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People v. Mims

SUPREME COURT OF ILLINOIS.


OPINION FILED SEPTEMBER 29, 1980.

THE PEOPLE OF THE STATE OF ILLINOIS, APPELLEE,

v.

RUTH MIMS, APPELLANT.

Appeal from the Appellate Court for the First District; heard in that court on appeal from the Circuit Court of Cook County, the Hon. Robert L. Massey, Judge, presiding.

MR. JUSTICE CLARK DELIVERED THE OPINION OF THE COURT:

The defendant, Ruth Mims, was convicted of murder after a jury trial in the Cook County circuit court on July 21, 1977. She was sentenced to 14 to 20 years in the penitentiary. On August 8, 1977, her attorney filed a notice of appeal in the appellate court. A short record also was subsequently filed. The defendant's motion for bail pending appeal was denied October 5, 1977. Nothing else occurred in the matter until the appellate court dismissed the defendant's appeal for want of prosecution on June 28, 1978. Counsel made a motion to withdraw as defendant's attorney on April 24, 1979, which was denied for want of jurisdiction. The State Appellate Defender was thereafter substituted as defendant's attorney of record on July 27, 1979. The appellate defender made a motion to vacate the order dismissing the appeal, which was denied August 27, 1979. The defendant then filed a petition for leave to appeal with this court, which was allowed. 73 Ill.2d R. 315(a).

The record contains an affidavit by the attorney which states that he was informed by the defendant's family, subsequent to his filing the notice of appeal, that they could not afford to pay him to represent the defendant on appeal. He further stated he waited for the family to tell him who would proceed with the appeal. The record also contains two letters dated August 2, 1978, from the attorney, one written to the defendant and the other to the clerk of the appellate court. In the letter to the defendant the attorney relayed the fact that her appeal had been dismissed. In the letter to the appellate court clerk, the attorney admitted he received a letter notifying him of the dismissal "in the early part of July, 1978." It was not until May 1979 that the defendant asked an attorney who was teaching a class at Dwight correctional institution what recourse she possessed. That attorney notified the State Appellate Defender's office, which then moved to be substituted as counsel, made the motion to reinstate the appeal, and prosecuted this appeal.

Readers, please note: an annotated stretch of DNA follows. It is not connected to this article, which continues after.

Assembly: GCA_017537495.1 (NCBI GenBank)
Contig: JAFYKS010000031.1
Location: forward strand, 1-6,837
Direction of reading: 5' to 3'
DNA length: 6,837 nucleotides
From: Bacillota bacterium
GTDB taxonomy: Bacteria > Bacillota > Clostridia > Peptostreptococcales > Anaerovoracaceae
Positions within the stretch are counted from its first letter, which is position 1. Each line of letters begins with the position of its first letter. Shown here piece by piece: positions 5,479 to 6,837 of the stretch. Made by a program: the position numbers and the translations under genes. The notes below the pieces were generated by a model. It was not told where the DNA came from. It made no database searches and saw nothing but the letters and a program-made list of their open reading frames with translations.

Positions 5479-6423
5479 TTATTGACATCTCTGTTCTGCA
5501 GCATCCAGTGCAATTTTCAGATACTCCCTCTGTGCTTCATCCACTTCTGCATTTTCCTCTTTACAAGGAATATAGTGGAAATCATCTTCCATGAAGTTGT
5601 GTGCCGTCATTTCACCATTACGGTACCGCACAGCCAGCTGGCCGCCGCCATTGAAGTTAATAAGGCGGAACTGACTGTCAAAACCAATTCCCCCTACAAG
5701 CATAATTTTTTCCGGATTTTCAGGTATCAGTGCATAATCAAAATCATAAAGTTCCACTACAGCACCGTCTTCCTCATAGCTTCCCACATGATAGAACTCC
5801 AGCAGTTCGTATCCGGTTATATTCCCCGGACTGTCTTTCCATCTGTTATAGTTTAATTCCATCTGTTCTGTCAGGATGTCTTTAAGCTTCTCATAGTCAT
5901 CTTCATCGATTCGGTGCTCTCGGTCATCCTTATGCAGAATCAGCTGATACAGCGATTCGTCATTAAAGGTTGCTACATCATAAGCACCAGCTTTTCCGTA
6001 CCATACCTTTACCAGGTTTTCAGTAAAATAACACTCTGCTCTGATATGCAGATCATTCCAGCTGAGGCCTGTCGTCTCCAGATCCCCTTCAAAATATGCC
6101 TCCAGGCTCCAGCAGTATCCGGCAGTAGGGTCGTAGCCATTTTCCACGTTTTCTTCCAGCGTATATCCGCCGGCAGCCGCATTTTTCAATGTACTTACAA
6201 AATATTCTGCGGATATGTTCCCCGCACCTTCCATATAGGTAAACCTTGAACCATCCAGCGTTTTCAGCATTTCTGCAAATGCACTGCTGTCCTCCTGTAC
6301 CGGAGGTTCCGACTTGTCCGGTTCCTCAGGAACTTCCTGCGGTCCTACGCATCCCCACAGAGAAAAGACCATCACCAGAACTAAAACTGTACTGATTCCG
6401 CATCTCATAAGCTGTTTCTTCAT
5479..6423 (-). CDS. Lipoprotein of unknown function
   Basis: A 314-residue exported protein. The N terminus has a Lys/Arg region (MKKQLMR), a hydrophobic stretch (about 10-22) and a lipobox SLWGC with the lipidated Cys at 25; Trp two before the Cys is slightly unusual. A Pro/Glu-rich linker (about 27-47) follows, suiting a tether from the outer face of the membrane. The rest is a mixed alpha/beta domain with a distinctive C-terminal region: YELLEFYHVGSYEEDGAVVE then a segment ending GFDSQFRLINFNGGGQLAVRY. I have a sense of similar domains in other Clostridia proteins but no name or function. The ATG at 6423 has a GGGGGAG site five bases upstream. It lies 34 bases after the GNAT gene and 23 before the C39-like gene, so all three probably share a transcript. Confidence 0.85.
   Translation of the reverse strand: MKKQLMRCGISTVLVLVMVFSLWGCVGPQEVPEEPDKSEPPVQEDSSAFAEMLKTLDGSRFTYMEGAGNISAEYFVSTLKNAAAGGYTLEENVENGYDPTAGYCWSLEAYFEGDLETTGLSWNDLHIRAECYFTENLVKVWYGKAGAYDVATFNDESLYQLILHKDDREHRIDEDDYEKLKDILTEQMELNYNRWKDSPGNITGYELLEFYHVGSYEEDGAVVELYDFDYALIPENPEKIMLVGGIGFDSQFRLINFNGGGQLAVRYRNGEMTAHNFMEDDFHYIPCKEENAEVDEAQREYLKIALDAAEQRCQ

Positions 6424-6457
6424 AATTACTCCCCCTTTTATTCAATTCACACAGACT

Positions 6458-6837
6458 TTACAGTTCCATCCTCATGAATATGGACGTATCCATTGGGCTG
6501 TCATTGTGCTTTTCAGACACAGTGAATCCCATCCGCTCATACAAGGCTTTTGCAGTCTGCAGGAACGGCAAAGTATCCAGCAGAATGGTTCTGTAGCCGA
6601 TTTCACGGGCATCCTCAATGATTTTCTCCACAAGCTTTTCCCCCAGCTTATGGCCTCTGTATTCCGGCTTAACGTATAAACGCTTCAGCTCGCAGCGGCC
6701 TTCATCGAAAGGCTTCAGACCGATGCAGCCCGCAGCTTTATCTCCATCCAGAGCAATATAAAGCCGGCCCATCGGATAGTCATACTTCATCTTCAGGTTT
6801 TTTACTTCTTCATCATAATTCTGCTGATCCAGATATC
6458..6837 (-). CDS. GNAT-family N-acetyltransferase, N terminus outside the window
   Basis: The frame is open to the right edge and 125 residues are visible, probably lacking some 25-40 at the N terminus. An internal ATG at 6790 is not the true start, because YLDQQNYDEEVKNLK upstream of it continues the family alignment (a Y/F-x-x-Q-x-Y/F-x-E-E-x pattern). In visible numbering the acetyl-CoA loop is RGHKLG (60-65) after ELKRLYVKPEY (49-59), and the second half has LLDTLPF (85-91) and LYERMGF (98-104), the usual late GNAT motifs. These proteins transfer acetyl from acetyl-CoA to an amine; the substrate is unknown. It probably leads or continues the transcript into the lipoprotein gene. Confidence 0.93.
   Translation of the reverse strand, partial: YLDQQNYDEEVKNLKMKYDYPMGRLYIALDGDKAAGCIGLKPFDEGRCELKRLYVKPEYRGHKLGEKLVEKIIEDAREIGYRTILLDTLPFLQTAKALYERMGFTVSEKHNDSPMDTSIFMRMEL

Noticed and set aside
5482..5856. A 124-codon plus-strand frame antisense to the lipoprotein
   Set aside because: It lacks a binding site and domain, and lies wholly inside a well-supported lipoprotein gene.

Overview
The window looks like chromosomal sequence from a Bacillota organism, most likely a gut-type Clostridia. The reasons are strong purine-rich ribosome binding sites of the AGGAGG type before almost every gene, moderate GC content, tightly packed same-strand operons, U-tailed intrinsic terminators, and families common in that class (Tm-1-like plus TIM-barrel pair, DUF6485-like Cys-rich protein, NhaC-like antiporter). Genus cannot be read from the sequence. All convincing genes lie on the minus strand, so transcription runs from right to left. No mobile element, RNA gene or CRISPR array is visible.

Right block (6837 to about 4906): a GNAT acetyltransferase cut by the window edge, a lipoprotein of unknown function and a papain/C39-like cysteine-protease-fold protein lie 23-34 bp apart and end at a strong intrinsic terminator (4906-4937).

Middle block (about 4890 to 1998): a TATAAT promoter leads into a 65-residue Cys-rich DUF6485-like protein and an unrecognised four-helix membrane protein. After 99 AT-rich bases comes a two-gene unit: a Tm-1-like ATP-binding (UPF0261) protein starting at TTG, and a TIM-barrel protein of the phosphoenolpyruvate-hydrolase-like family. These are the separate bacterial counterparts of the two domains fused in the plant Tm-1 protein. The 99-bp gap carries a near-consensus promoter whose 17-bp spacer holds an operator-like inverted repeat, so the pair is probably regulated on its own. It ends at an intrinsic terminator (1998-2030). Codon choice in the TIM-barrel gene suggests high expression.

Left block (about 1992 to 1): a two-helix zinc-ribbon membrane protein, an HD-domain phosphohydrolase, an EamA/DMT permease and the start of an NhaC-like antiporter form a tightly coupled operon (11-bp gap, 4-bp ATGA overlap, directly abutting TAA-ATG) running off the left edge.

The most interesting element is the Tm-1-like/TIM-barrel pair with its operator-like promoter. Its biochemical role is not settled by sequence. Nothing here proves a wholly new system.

The State contends that it was through the inaction of the defendant, not her attorney, that the appeal was dismissed. We do not agree. The attorney was still the attorney of record on June 28, 1978, when the appellate court dismissed the appeal. It was his responsibility either to move to withdraw as her attorney, or to prosecute the appeal. He did neither. Furthermore, the attorney made no effort to inform the State Appellate Defender's office that the defendant wished to retain that office.

This issue has been addressed before by this court. (People v. Jacobs (1975), 61 Ill.2d 590; People v. Aliwoli (1975), 60 Ill.2d 579; People v. Baze (1969), 43 Ill.2d 298; People v. Brown (1968), 39 Ill.2d 307.) We think the following statement from People v. Brown is controlling in this case:

"In keeping with [the] judicial attitude [of providing any defendant who so desires with at least one full appellate review of his conviction], and in light of the exceptional circumstances surrounding the defendant's representation at the appellate level, principally the strong inference that his lawyer had no intention of prosecuting his appeal, we hold the instant case is not a proper one for application of the general rule that a client is bound by the acts or the failure to act of his lawyer. In so holding, we find it irrelevant whether the attorney was paid for the appeal, since in the event of nonpayment his proper remedy would have been to move to withdraw from the case rather than take no action and thereby forfeit defendant's appeal rights. We further find that the defendant himself at no time knowingly waived his right to appeal." 39 Ill.2d 307, 311-12.

Accordingly, the defendant should be granted her right to direct appeal from her murder conviction and sentence. In the exercise of our supervisory authority we order that the defendant's appeal to the appellate court be reinstated, and the cause is remanded to that court for further proceedings. Based on our resolution of this issue, we need not reach the question of whether the defendant is constitutionally guaranteed a right to appeal in these circumstances.

Appeal reinstated; cause remanded.

19800929

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